Figure 6 shows the effect of 24 h pretreatment with TPL, at fixed concentrations corresponding to the IC25 and IC50 values obtained for each cell line, on DOX cytotoxicity. The cells' response to DOX is expressed as the IC50 values derived from dose/response curves obtained after 1 h exposure to DOX with or without pretreatment with TPL (24 h), followed by 72 h in drug-free medium. Analysis of cytotoxicity data shows a synergistic interaction (C.I.<1) between DOX and TPL for both TPL concentrations in HCT116 cells and in HCT116-E6 and HT29 cells at the lower concentration; only additive effects (C.I. ≈ 1) can be observed in HCT116 p21 -/- cells. IC50 values for DOX and TPL according to the three different schedules are reported in table 3.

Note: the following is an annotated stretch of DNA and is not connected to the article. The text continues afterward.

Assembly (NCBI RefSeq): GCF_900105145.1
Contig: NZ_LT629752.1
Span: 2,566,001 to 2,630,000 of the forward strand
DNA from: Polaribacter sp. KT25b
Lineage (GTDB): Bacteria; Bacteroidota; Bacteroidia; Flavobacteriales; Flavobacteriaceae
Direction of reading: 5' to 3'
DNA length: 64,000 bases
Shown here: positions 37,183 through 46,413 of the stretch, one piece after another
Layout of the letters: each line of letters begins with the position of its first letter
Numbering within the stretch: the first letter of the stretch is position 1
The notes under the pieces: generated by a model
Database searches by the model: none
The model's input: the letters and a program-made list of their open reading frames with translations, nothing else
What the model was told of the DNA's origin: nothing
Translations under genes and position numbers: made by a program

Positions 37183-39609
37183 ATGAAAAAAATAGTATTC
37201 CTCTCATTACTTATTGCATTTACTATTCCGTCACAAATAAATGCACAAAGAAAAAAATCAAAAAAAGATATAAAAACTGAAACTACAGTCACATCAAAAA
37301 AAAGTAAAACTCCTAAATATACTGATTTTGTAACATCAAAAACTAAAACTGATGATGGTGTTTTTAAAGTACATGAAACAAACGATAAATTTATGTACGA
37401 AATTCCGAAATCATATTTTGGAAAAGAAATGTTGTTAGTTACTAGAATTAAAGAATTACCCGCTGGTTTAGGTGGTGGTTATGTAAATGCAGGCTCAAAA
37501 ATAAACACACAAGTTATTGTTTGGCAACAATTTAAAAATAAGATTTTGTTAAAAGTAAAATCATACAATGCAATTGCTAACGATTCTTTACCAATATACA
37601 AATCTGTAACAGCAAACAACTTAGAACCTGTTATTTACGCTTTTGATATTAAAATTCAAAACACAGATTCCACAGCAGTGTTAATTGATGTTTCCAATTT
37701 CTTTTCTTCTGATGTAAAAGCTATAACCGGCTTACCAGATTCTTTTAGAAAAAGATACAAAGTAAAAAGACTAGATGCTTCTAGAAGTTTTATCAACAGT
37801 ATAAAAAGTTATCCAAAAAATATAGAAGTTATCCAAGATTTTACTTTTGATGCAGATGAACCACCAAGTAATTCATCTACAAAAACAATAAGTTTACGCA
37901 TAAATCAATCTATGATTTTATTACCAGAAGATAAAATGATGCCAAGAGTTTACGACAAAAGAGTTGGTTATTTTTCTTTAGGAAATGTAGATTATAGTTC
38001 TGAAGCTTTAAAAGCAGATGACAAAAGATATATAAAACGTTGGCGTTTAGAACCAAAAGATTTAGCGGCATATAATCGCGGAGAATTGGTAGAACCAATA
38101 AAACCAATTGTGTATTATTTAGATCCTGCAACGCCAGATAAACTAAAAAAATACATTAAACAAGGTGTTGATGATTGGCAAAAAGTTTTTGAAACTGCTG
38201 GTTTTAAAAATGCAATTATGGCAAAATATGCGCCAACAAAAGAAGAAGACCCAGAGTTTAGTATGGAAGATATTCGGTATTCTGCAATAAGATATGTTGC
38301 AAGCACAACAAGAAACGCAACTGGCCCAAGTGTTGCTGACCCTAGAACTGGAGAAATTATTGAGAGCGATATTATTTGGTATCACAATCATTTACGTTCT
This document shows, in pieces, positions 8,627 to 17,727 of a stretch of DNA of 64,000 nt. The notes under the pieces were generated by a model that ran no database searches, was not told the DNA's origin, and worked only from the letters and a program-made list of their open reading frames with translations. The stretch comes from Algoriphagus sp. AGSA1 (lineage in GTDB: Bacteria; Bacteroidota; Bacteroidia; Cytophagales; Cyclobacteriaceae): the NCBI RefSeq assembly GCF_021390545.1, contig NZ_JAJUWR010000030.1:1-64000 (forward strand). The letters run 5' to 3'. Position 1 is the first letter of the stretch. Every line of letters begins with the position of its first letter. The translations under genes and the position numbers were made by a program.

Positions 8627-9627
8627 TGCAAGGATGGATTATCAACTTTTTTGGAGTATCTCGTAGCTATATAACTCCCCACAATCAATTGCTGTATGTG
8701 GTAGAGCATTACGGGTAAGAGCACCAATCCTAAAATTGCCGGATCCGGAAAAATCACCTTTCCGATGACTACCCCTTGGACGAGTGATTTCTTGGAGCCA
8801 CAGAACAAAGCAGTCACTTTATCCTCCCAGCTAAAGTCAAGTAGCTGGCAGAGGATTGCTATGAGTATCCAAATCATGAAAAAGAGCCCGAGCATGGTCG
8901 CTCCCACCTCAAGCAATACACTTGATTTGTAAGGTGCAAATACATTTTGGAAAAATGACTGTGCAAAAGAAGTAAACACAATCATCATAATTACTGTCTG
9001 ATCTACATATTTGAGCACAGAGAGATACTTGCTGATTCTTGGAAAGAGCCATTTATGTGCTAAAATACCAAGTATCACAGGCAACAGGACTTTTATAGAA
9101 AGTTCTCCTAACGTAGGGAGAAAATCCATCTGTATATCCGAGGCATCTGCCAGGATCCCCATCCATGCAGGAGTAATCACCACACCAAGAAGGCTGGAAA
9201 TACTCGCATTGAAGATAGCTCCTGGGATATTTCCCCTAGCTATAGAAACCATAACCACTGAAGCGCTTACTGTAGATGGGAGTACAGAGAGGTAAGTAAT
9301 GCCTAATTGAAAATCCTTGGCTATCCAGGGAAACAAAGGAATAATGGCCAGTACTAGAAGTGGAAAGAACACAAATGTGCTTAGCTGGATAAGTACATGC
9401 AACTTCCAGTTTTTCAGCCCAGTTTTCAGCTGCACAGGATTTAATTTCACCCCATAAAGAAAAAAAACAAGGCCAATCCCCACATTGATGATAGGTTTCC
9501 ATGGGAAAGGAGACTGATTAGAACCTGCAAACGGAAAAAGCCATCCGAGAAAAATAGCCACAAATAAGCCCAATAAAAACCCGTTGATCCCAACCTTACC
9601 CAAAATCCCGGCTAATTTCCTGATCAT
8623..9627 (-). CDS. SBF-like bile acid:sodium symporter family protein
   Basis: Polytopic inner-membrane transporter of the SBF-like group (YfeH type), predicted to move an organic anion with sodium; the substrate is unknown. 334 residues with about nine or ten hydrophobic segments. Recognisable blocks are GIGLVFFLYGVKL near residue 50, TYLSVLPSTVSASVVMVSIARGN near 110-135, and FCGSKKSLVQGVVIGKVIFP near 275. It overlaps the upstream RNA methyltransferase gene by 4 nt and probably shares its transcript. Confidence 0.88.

Figure 6

Effect of 24 h pre-treatment with TPL on DOX IC50 values obtained in HCT116, HT29, HCT116 E6 and HCT116 p21-/- cells following 1 h exposure to DOX and 72 h in drug-free medium. For each cell line, two TPL concentrations corresponding to IC25 and IC50 (see table 2), were used. Mean ± s.e.m. of 4–6 experiments.

Table 3

IC50values obtained after 24 h exposure to TPL followed by 1 h exposure to DOX and 72 h incubation in drug free medium (mean ± s.e.m. of 4–6 independent experiments).

 

DOX

+ TPL (IC25)

+ TPL (IC50)

C.I.a

HCT116

0.38 ± 0.03

0.102 ± 0.04

0.053 ± 0.003

0.4–0.6

HT29

2.20 ± 0.11

1.06 ± 0.12

0.49 ± 0.015

0.6–0.8

HCT116 E6

0.77 ± 0.06

0.54 ± 0.6

0.24 ± 0.07

0.6–0.8

HCT116 p21-/-

5.457 ± 0.16

4.98 ± 0.15

2.549 ± 0.21

0.8–1.1

a Combination index (C.I.) ≈ 1.0: additivity; C.I.<1.0: synergy; C.I.>1.0: antagonism

Discussion